Adversity, disappointment, weaknesses, loneliness, aggravation, frustration, uncertainty, instability -- these are the instructors I'd avoid at all costs. If only I could.
And so another school year begins, accompanied by my regular repertoire of parental advice, better known, (if not more affectionately known), as "lectures." Last week's play list featured a personal and perennial favorite. When one of our kids came out with the "I really don't like my English/ math/ history/ science/ whatever teacher," I was ready. "You don't have to like your teacher, and your teacher doesn't have to like you," I replied. "Your teacher's job is to teach you, and your job is to learn."
I give this piece of advice to our kids because of my own less than exemplary history as a student. Growing up, I always struggled with teachers I didn't like or who I thought didn't like me. I didn't work hard; I didn't care much; I didn't do well. It was, I think, an immature and childish way of punishing any teacher who didn't suit me. Of course, it wasn't a particularly effective punishment. The only thing it really accomplished was lowering my grades -- not his or hers.
Somewhere between high school and earning a master's degree, I realized that everyone had something to teach me, and I didn't have to be in love with the instructor to learn the material. At least, I thought I'd wised up. But as soon as those words came out of my mouth the other day, I started thinking about all the teachers I have now -- the ones who don't stand at the front of classrooms lit by fluorescent lights.
I don't like all my teachers, and I'm still not all that willing to learn from teachers I don't like. Even when there's a lot I can learn from them. Adversity, disappointment, weaknesses, loneliness, aggravation, frustration, uncertainty, instability -- these are the instructors I'd avoid at all costs. If only I could. I mean, who wants to be enrolled in their classes? But underneath it, I know I need to learn what these teachers have to offer. I also know that I'll just keep failing if I don't apply myself to the lessons.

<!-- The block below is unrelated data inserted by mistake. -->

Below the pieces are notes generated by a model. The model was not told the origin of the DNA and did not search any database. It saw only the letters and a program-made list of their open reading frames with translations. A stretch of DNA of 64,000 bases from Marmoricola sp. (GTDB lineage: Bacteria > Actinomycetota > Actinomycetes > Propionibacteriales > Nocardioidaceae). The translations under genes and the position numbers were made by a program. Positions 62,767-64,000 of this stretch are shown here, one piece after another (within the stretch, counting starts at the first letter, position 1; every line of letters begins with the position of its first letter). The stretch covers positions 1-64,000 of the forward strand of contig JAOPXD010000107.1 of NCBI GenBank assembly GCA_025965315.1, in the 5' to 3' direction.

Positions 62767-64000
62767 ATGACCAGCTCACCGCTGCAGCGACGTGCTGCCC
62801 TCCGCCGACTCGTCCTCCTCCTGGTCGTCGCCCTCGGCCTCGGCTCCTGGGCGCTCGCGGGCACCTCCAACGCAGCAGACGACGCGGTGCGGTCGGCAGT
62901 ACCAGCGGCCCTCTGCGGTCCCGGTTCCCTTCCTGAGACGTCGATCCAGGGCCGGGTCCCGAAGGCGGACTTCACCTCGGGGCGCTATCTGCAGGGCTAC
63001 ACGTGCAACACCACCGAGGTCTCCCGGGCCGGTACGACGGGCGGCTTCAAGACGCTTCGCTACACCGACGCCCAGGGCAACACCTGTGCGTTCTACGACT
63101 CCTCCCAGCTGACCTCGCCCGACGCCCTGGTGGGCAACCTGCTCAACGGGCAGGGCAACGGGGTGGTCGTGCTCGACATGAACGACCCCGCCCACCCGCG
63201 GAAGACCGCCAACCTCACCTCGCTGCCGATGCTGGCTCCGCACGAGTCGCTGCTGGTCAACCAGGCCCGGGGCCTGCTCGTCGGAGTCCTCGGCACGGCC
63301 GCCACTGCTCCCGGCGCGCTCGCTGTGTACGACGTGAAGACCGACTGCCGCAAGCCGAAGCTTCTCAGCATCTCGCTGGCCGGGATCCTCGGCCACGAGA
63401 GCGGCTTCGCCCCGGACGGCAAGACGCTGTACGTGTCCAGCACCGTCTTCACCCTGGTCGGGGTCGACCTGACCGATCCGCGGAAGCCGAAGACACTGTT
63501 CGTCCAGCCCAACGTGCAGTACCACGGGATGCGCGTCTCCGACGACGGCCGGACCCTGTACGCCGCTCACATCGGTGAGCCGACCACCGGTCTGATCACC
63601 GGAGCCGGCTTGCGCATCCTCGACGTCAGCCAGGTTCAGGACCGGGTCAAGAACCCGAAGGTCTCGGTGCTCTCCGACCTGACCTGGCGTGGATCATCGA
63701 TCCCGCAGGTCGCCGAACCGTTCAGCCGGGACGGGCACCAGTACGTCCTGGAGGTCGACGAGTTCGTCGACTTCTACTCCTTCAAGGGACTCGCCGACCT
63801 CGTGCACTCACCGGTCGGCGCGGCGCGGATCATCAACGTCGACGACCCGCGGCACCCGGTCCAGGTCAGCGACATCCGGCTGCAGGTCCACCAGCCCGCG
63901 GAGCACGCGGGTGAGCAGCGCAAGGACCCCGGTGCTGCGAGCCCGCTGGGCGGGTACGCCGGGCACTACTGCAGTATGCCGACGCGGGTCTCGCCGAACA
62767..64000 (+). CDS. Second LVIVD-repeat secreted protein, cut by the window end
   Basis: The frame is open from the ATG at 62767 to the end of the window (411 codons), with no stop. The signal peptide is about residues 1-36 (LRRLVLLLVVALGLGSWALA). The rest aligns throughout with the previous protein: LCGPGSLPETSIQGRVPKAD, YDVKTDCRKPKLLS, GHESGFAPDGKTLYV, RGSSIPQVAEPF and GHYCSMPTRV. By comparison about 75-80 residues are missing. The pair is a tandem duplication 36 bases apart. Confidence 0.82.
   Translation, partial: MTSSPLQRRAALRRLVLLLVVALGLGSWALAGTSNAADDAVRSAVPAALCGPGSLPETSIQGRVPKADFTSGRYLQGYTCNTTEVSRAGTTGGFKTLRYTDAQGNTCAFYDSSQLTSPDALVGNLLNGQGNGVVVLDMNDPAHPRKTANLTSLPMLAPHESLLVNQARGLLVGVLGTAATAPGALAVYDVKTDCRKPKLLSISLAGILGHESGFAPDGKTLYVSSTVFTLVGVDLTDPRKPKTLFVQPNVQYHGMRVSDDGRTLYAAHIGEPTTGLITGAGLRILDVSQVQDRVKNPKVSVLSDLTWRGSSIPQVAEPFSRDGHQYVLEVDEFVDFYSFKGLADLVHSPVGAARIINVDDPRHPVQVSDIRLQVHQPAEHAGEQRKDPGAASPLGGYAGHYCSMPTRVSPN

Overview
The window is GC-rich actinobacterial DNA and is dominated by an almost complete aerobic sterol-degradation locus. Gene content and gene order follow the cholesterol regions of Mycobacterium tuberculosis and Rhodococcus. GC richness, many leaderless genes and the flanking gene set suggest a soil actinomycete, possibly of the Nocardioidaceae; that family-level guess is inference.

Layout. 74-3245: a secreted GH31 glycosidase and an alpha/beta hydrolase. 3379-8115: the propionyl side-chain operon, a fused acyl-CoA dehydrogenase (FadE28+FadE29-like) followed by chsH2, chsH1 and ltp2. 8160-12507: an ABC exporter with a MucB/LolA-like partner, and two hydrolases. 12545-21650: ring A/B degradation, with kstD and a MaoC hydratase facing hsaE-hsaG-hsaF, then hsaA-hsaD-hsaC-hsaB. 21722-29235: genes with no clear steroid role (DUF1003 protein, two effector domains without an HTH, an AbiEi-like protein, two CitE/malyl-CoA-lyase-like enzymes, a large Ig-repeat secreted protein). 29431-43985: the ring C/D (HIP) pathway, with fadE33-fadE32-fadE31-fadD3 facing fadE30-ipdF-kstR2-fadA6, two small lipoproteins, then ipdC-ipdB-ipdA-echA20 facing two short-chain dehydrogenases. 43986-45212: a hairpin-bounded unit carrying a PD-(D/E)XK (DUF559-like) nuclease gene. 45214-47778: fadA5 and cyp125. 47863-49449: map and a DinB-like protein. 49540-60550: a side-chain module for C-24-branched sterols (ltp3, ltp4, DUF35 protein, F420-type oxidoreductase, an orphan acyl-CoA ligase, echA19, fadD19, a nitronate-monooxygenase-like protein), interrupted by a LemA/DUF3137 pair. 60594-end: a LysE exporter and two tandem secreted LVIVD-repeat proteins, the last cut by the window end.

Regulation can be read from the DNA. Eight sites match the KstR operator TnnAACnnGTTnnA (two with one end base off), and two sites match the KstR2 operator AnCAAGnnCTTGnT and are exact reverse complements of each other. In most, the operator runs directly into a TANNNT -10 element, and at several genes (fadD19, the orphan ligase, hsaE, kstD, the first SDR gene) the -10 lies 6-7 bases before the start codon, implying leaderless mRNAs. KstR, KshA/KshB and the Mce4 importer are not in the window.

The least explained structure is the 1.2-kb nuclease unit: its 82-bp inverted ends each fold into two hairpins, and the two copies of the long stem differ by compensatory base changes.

I don't want to have health issues, or get older, or struggle with finances or relationships. I don't want to feel threatened, or anxious, or insecure. I don't want to deal with boredom, or mediocrity, or the irritating person in front of me. I don't want to be arrogant or lack confidence, expect too much or too little, overextend myself or waste the time I have.
I do, however, want to attend to my physical needs, appreciate life at all its stages, be responsible with what I possess, and build relationships that are characterized by love and respect. I want to be open, calm, and trusting. I want to be content, excellent at what I do, and at the same time tolerant and patient with others. I want to be self-assured, fulfill my potential, and generous with my time.
Life has a way of teaching us precisely what we don't want to learn. And until we learn it, we're pretty much stuck at the same grade level. If I spend all my time complaining about the assignments instead of doing them, or allow myself to be distracted by enumerating all the things I find distasteful or otherwise unacceptable, I will keep myself from learning what I most need to learn.
Christian discipleship is a school without summer vacations: an academy of holiness, virtue, and love. In the end, God really doesn't have it in for us any more than our 7th grade science teachers did. He permits suffering in our lives not to punish or hurt us, but to instruct us. He allows us to be schooled so that someday we might actually receive the schooling. And his Holy Spirit teaches us, not because we are great students, but because he hopes that someday we just might become teachable.
Jaymie Stuart Wolfe is a wife and mother of eight children, and a disciple of the spirituality of St. Francis de Sales. She is an inspirational author, speaker, musician and serves as an Associate Children's Editor at Pauline Books and Media.
Jaymie Stuart Wolfe is a Catholic convert, wife, and mother of eight. Inspired by the spirituality of St. Francis de Sales, she is an author, speaker, and musician, and serves as a senior editor at Ave Maria Press. Find Jaymie on Facebook or follow her on Twitter @YouFeedThem.
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